Cybercrime continues to grow and email is one of the main ways cybercriminals try to gain access to computers and networks. When an email is secured with encryption along with a header added to the message it is much safer and many phishing schemes are then unable to get through. The implementation for emails is done at the server level and is not visible to users. These security standards help improve email deliverability on behalf of your domain by protecting it against malicious emails. To make it more productive, it must be used with a DKIM record and DMARC setup. If you are wondering what is DKIM, in this article, we will explain it in detail so you can continue to improve your email security.
DKIM is also known as ‘Domain Keys Identified Mail’ and is mainly used for sending authenticated emails from specific servers. It has a lot of similarities with SPF; one such is its usage for DMARC alignment. The DKM record is known to be more complicated when compared to SPF. However, it can survive email forwarding, which makes it superior to SPF.
The DKIM signature recognizes the sender’s public DKIM KEY whenever the mail server receives any message. However the variables in the signature helps in determining the look of the key. The key is used for decrypting the DKIM signature, and later, the value is compared to receiving mail. In both of their matches, the DKIM is said to be valid.
Firstly it safeguards the integrity of the message and assures that content has not been changed while sending.
Then it increases the reputation of the domain and email deliverability.
Additionally, it utilizes the DMARC for its email authentication.
DKIM can be tested by using domain settings or with the DKIM inspector’s diagnostic tool. It checks the public part of the DKIM signature while using the selector to check whether the DNS has been implemented and formatted correctly in the domain.
If the DKIM fails or the d= value doesn't match with the header and the signature. In this case, the delivery can be negatively impacted, and the mail can be dropped in the spam folder or permanently blocked. It is also essential to identify if the failed messages are valid or malicious. If the source is recognized, one can set up the DKIM correctly, but if it is not recognized, then make sure to research it.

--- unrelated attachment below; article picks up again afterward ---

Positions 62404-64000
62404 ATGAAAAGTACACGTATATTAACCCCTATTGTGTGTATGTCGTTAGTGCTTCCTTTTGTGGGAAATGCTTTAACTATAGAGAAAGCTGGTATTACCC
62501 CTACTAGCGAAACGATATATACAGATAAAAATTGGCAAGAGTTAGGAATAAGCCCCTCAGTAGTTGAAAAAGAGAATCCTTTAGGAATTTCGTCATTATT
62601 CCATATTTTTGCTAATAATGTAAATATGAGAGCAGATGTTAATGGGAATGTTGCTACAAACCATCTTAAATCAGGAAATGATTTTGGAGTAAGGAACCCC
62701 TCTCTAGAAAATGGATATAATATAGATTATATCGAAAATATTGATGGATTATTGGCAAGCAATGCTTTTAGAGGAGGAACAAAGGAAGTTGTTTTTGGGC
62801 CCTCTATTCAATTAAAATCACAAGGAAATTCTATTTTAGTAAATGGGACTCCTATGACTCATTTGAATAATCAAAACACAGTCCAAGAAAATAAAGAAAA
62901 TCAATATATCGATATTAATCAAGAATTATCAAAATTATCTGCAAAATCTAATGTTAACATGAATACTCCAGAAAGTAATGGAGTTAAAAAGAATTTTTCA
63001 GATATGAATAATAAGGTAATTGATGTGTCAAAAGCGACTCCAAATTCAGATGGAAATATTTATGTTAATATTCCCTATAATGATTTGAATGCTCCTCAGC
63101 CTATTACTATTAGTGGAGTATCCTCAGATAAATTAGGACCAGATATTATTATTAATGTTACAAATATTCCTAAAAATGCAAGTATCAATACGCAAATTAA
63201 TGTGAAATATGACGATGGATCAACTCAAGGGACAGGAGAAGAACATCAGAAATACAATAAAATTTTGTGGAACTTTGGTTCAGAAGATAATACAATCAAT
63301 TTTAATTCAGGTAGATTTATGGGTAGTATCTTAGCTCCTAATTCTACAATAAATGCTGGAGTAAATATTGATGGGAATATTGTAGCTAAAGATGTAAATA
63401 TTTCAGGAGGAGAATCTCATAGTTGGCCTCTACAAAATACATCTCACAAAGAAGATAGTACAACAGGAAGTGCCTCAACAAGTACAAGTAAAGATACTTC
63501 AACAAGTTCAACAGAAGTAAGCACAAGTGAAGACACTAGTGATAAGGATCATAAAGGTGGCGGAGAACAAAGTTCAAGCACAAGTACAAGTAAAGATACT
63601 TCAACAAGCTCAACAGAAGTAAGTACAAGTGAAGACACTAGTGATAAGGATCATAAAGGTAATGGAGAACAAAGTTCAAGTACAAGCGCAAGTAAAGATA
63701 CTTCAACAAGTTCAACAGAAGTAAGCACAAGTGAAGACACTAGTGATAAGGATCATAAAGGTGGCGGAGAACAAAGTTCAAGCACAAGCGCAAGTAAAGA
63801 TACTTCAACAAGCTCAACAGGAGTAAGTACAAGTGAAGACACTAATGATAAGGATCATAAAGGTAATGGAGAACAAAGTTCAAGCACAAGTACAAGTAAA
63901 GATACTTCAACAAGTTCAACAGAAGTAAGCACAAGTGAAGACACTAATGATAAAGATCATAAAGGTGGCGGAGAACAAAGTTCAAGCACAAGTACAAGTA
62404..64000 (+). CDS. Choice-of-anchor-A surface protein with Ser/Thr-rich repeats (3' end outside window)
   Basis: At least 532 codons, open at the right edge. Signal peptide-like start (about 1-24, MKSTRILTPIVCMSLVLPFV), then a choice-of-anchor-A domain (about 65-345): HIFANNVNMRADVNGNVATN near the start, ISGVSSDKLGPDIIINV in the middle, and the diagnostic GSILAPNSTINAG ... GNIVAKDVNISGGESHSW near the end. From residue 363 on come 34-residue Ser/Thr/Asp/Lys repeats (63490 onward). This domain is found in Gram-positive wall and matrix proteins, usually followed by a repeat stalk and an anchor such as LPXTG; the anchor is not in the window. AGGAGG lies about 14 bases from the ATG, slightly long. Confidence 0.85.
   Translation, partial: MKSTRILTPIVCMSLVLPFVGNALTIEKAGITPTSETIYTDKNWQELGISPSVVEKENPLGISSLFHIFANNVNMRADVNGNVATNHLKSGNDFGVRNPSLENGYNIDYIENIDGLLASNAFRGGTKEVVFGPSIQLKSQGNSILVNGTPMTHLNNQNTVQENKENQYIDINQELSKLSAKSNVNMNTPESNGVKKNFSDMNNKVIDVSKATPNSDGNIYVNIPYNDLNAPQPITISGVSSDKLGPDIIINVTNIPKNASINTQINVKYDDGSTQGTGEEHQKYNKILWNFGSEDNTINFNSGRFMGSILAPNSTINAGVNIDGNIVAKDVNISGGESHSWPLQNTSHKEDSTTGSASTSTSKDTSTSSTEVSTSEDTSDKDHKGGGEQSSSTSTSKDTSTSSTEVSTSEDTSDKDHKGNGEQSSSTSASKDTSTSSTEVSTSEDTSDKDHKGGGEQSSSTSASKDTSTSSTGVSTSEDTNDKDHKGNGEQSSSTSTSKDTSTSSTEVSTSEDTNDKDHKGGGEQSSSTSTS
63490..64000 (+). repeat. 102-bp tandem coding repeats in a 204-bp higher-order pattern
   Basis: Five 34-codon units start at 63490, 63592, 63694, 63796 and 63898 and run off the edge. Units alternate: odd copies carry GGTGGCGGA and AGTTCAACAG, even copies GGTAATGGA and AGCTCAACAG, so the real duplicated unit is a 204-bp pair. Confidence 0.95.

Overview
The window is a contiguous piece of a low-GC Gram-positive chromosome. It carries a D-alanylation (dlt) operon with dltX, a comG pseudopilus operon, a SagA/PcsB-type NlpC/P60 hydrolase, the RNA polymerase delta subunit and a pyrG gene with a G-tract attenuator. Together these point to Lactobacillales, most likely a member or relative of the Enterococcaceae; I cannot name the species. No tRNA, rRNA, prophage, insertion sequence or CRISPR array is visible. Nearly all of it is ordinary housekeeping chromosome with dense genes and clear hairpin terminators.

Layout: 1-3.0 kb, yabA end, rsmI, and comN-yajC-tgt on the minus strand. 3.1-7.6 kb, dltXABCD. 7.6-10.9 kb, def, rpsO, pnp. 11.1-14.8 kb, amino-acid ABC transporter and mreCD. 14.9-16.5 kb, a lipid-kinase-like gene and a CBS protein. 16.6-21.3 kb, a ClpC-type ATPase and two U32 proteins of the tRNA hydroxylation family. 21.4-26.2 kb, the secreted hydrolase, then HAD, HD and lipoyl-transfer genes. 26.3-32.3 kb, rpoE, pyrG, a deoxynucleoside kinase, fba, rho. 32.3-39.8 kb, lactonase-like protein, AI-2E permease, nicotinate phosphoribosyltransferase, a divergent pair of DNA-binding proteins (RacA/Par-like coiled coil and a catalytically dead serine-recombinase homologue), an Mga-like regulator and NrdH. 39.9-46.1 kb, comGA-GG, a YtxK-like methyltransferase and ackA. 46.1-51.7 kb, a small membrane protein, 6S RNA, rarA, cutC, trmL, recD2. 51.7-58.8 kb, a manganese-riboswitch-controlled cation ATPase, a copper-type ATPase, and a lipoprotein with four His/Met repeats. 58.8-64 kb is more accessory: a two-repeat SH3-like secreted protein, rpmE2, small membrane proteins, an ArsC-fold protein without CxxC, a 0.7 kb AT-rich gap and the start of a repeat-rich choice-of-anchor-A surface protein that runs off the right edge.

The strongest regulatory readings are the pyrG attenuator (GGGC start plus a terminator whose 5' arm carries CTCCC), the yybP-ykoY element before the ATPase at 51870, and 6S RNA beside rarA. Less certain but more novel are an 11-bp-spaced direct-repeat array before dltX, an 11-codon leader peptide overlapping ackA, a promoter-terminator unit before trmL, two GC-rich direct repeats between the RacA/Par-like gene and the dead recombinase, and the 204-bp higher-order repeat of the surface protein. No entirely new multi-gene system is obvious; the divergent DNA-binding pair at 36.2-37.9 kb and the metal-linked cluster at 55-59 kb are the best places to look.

As we know that every small or big business nowadays solely depends on communication. The malicious attacks can take advantage of it by launching cyber crimes such as phishing. This can cause immense damage to the organization and its reputation. Domain keys identified mail safeguards such email by verifying that the contents have not been tampered with within the process.
DKIM isn’t a reliable way of authenticating the email sender's identity as it has no role in spoofing the domain, which remains visible in the header of the mail. With DMARC, it can guarantee the same domain to be seen by the end-user as validated by DKIM. DMARC also provides the instructions of emails that don't match with the policy enforcement.
The DKIM records consist of every crucial information which is needed during the verification of the email server. These keys for encryption are a private and public key that has access to the users. However, the private key remains with the user while the public key is shared with theirs while sending the mail. The key used by the recipient to open the sender's mail isn't through the public key.
The DKIM selector identifies the particular information of the public key through DKIM signatures. It is done by selecting the set, and the emails get assigned to those default selectors. One can also use multiple selectors to verify or control various users by using a DKIM key generator.
A selector handles various keys in a particular domain and holds great significance for the same. The private and public access is associated with a specified selector and is also locked with the same. Selectors work to make the functioning of the pair of keys possible.
Hopefully, this article has helped you understand what DKIM is, how it works to secure your emails, and how to set it up.